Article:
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Cheaper Or Even Free Training By Airlines And Flight Schools The Way To Address Pilot Shortage

Cheaper Or Even Free Training By Airlines And Flight Schools The Way To Address Pilot Shortage
Danny Perna, the founder of Epic Flight Academy in Florida felt a severe shortage of pilots in 2015 when sirliners from China to the United States were impacted by it. This was, according to him, a first time in 15 years that trained pilots as flight instructors at his school were not being found.
Perna said that offers of sign-on bonuses of up to $10,000 were of no use. Ultimately, he was forced to embark on a sponsorship program for pilot cadets’ training which would be partially funded by him.
“Basically once we started to fund training then it satisfied the pilot shortage,” he said. “So in our opinion it’s not a pilot shortage, it’s a funding or finance shortage, the inability for young people to be able to afford training.”
This trend has continued as carriers have been prevented from operating at full capacity and the salaries and perks of the pilots have been pushed up due to a diminishing pool of trained pilots and increased competition to get as many from that pool as possible.
One of the key factors that has resulted in the drastic downfall of the enrollment of the to be pilots at flight schools was the huge costs of getting flight training which can run up to over $70,000, say pilots. This trend is especially visible in countries like the U.S. and Australia. Following the 2008 financial crisis, loans for flight training have been stopped by many banks. 
And at the height of the financial crisis, large number of experienced pilots were also laid off which masked the low number of new student pilots back then.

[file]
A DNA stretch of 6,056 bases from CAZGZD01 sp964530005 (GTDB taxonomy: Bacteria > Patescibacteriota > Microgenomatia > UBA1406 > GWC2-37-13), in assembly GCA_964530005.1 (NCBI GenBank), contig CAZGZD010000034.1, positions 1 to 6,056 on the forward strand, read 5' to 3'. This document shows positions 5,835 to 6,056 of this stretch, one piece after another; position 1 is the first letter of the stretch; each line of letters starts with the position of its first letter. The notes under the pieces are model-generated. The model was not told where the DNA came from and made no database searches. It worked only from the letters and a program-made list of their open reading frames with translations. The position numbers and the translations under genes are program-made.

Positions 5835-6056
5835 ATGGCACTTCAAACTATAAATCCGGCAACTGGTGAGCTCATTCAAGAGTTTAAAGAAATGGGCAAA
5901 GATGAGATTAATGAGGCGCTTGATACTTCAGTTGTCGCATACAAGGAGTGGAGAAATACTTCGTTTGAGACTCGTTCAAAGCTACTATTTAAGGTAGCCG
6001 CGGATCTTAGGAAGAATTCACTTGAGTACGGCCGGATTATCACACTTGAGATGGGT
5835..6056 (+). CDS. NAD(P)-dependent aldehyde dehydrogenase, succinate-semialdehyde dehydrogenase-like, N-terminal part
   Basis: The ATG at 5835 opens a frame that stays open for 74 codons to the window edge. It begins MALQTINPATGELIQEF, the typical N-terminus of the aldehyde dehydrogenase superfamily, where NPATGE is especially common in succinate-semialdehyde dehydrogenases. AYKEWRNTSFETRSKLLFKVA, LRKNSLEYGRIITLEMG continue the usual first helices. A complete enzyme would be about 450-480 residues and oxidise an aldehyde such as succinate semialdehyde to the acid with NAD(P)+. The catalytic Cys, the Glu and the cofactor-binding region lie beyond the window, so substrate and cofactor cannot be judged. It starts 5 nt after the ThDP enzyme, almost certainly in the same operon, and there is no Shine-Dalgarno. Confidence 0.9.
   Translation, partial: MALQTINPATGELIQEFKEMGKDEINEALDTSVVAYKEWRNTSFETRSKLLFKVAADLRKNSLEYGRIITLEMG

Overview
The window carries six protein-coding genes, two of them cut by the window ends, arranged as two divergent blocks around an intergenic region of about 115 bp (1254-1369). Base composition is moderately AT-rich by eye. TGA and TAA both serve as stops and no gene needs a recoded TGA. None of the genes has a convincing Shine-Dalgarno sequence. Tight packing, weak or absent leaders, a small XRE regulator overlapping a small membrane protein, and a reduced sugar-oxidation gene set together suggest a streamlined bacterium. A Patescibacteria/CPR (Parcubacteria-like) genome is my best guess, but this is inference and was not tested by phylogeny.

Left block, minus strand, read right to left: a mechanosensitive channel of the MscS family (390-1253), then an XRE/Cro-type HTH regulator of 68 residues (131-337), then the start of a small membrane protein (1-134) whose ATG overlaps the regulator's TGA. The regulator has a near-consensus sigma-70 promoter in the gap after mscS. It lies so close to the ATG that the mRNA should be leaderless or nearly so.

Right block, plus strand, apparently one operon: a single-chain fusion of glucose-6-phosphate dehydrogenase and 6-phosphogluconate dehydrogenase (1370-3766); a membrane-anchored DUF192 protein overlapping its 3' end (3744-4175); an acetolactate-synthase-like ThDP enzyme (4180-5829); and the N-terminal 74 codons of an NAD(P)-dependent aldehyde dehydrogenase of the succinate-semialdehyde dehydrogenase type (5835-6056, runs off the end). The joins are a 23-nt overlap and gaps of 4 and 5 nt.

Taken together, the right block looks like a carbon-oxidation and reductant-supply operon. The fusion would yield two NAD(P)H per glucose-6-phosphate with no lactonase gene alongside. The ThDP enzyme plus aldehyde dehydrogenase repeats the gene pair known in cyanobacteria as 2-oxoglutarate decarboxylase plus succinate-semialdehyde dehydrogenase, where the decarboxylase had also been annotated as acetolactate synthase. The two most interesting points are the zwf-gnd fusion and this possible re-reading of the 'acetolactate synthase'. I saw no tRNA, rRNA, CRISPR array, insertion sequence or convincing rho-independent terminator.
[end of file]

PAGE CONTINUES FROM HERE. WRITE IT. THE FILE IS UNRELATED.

“Trainees now have to consider where the cash will come from, be it huge bank loans or turning to the ‘bank of mum and dad,'” said Brian Strutton, general secretary of British Airline Pilots Association. The association is concerned about the inaccessibility of the profession.
While there would be an anticipated need for over 255,000 new pilots by 2027 to handle the present growth in the aviation industry according to training company CAE Inc, not morw thhan half od that number has started training to become pilots.
“Many countries are in the same state (as the United States). They are having shortages in their military and in their commercial environment,” said Vietnam Airlines JSC’s chief executive, Duong Tri Thanh.
“The problem we see, and are spending investment on, is how you reduce the cost or the time of getting somebody qualified into a jet,” he added.
The so-called “ab initio” programs where payments for training of pilots are given by the airlines and later recruits the pilots have been started by some airlines like Air France. Cebu Pacific launched a program in October where pilots training was paid for by it while it would be later deducted from the salaries of the pilots. Additionally, the training costs was dropped from 100,000 euros to 80,000 euros ($98,080.00) in October by Lufthansa Aviation Training.
“We see a growth in airline-sponsored programs, where graduates have line of sight to a job, from day one,” said Nick Leontidis, group president of civil aviation training solutions at CAE Inc. “Today, about 80 percent of our graduates are sponsored by an airline, where aspiring pilots are secured a job from day one.”
Laurent Martinez, Airbus’s head of services said that the company was looking to get into the ab initio program.
“We want to develop ab initio programs in partnership so we can extend our training capabilities from high school to a certified pilot,” he said. “We are developing this as we speak.”
“We have to be realistic in as far as the education standards and the expectations of students are changing. You are dealing with millennials,” said Shannon Wells, managing director at Airlines of Tasmania which owns the Par-Avion Flight Training school in Hobart, Tasmania. “The recruitment strategy for aviation has to change a bit. I think it is still a bit stuck in the past in terms of learning techniques.”

Christopher J. Mitchell

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